Tetragonia tetragonioides

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Tetragonia tetragonioides
Tetragonia tetragonioides (Flower).jpg
Scientific classification
Kingdom: Plantae
(unranked): Angiosperms
(unranked): Eudicots
(unranked): Core eudicots
Order: Caryophyllales
Family: Aizoaceae
Genus: Tetragonia
Species: T. tetragonioides
Binomial name
Tetragonia tetragonioides
(Pallos) Kuntze
New Zealand spinach, cooked, boiled, drained, without salt
Nutritional value per 100 g (3.5 oz)
Energy 51 kJ (12 kcal)
2.13 g
Sugars 0.25
Dietary fiber 1.4 g
0.17 g
1.3 g
Vitamins
Vitamin A 3622 IU
Thiamine (B1)
(3%)
0.03 mg
Riboflavin (B2)
(9%)
0.107 mg
Niacin (B3)
(3%)
0.39 mg
(5%)
0.256 mg
Vitamin B6
(18%)
0.237 mg
Vitamin C
(19%)
16 mg
Vitamin E
(8%)
1.23 mg
Vitamin K
(278%)
292 μg
Trace metals
Calcium
(5%)
48 mg
Iron
(5%)
0.66 mg
Magnesium
(9%)
32 mg
Manganese
(25%)
0.526 mg
Phosphorus
(3%)
22 mg
Potassium
(2%)
102 mg
Sodium
(7%)
107 mg
Zinc
(3%)
0.31 mg

Percentages are roughly approximated using US recommendations for adults.
Source: USDA Nutrient Database

Tetragonia tetragonioides (previously T. expansa) is a leafy groundcover also known as New Zealand spinach, kōkihi (in Māori), sea spinach, Botany Bay spinach, tetragon and Cook's cabbage. Its Australian names of warrigal greens and warrigal cabbage[1] come from the local use of warrigal to describe plants that are wild (not farmed originally).[2] It is native to New Zealand, Australia, Japan, Chile and Argentina.

The species, rarely used by Māori or other indigenous people as a leaf vegetable, was first mentioned by Captain Cook. It was immediately picked, cooked, and pickled to help fight scurvy, and taken with the crew of the Endeavour.[1] It spread when the explorer and botanist Joseph Banks took seeds back to Kew Gardens during the latter half of the 18th century.[3] For two centuries, T. tetragonioides was the only cultivated vegetable to have originated from Australia and New Zealand.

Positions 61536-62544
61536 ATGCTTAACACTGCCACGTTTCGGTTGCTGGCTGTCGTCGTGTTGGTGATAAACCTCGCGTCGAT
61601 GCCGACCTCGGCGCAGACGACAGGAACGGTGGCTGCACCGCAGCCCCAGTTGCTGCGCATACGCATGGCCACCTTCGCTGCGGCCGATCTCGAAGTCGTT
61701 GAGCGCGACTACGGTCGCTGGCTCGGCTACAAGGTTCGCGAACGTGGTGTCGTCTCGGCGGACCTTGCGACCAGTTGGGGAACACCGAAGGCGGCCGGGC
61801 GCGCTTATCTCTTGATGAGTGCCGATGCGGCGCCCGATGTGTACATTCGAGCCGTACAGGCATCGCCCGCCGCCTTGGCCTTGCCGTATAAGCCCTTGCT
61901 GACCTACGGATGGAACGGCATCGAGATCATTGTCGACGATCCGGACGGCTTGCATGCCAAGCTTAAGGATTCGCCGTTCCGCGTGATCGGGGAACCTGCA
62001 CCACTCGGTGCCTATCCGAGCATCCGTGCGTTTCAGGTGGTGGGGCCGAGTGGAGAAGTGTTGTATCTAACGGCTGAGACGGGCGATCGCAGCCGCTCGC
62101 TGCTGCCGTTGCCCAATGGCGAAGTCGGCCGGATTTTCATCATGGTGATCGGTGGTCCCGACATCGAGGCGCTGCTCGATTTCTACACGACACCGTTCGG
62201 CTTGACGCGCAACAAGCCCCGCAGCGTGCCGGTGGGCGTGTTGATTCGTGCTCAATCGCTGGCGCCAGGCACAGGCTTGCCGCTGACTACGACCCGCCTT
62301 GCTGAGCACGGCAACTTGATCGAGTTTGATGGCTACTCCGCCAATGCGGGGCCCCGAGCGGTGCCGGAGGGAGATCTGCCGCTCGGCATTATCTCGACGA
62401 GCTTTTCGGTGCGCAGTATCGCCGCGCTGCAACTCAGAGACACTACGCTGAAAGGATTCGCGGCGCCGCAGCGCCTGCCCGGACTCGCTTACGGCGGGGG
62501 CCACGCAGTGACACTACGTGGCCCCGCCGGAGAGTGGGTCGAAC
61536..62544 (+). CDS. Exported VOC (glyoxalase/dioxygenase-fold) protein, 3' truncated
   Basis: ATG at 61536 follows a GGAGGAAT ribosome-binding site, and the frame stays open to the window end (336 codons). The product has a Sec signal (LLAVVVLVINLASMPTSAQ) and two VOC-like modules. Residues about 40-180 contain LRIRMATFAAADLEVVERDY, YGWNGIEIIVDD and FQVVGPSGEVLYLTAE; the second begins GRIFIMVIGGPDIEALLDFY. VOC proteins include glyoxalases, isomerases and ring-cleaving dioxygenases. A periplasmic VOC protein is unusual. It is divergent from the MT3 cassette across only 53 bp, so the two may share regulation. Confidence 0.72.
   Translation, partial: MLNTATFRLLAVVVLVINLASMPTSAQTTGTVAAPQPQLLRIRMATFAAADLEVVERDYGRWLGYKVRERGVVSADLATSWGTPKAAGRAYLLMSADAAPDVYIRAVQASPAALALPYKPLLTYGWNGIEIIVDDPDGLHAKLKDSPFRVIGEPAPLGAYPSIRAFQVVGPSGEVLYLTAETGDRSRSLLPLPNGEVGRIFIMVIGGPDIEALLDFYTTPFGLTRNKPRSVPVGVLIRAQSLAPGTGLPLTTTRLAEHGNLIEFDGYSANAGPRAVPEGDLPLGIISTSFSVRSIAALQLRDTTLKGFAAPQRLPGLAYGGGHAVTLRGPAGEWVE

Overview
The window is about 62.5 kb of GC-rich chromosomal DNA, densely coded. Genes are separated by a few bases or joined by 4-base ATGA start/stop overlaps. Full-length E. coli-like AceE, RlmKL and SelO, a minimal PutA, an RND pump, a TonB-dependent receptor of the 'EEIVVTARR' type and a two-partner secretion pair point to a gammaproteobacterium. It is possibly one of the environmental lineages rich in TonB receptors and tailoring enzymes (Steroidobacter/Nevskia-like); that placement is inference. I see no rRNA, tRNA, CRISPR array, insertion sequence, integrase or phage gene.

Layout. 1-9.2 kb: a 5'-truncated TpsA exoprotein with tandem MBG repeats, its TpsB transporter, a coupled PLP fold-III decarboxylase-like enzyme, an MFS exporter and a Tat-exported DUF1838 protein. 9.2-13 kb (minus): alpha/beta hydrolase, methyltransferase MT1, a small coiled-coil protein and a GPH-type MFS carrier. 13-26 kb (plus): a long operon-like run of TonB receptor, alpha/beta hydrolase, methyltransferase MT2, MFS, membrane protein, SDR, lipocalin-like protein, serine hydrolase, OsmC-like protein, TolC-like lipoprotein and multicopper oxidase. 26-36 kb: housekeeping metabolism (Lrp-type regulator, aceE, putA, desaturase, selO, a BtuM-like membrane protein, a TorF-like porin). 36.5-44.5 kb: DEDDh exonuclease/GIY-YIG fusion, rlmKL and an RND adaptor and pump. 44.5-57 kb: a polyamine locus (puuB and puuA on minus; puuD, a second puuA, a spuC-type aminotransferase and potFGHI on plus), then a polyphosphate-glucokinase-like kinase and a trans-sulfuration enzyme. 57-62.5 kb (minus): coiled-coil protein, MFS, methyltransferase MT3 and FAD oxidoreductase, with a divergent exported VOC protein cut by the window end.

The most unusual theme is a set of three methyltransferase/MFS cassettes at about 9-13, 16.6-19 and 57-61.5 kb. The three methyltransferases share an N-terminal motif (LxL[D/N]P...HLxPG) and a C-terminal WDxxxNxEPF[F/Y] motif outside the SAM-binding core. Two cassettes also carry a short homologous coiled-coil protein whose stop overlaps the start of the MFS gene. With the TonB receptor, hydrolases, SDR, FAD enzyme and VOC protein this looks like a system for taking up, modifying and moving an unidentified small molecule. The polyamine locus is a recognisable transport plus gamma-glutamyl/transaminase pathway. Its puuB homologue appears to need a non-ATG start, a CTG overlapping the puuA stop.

There are also indications that Māori did eat kōkihi perhaps more regularly. "To counteract the bitterness of the older leaves of this herb, the Māori boiled it with the roots of the convolvulus (pōhue)".[4][5]

The species prefers a moist environment for growth. The plant has a trailing habit, and will form a thick carpet on the ground or climb though other vegetation and hang downwards. The leaves of the plant are 3–15 cm long, triangular in shape, and bright green. The leaves are thick, and covered with tiny papillae that look like waterdrops on the top and bottom of the leaves. The flowers of the plant are yellow,[1] and the fruit is a small, hard pod covered with small horns. The plant is a halophyte and grows well in saline ground.

Cultivation[edit]

It is grown for the edible leaves, and can be used as food or an ornamental plant for ground cover. As some of its names signify, it has similar flavour and texture properties to spinach, and is cooked like spinach. Like spinach, it contains oxalates; its medium to low levels of oxalates need to be removed by blanching the leaves in hot water[6] for one minute, then rinsing in cold water before cooking. It can be found as an invasive plant in North and South America, and has been cultivated along the East Asian rim. It thrives in hot weather, and is considered an heirloom vegetable. Few insects will bother it, and even slugs and snails do not seem to bother it.

The thick, irregularly-shaped seeds should be planted just after the last spring frost. Before planting, the seeds should be soaked for 12 hours in cold water, or 3 hours in warm water. Seeds should be planted 5–10 mm (0.2–0.4 in) deep, and spaced 15–30 cm (5.9–11.8 in) apart. The seedlings will emerge in 10–20 days, and it will continue to produce greens through the summer.

References[edit]

  1. ^ a b c "Tetragonia tetragonioides". The Royal Botanic Gardens and Domain Trust. Retrieved 10 February 2014. 
  2. ^ The New Oxford American Dictionary (3rd ed.). 2010, 2012. "adjective (of a plant) not cultivated: warrigal melons."  Check date values in: |date= (help)
  3. ^ Low, T., Wild Food Plants of Australia, Angus & Robertson, 1991, ISBN 0-207-16930-6
  4. ^ Riley, Murdoch (1994). "Maori Healing and Herbal". Paraparaumu, New Zealand: Viking Sevenseas N.Z. Ltd. pp. 7–10. ISBN 0854670955. 
  5. ^ "Māori Healing and Herbal - New Zealand Ethnobotanical Sourcebook". Viking Sevenseas NZ Ltd. 1994. p. 221. 
  6. ^ "Hungry? Try some bush tucker" (movie). The Sydney Morning Herald. 2011-06-28. Retrieved 2011-06-28.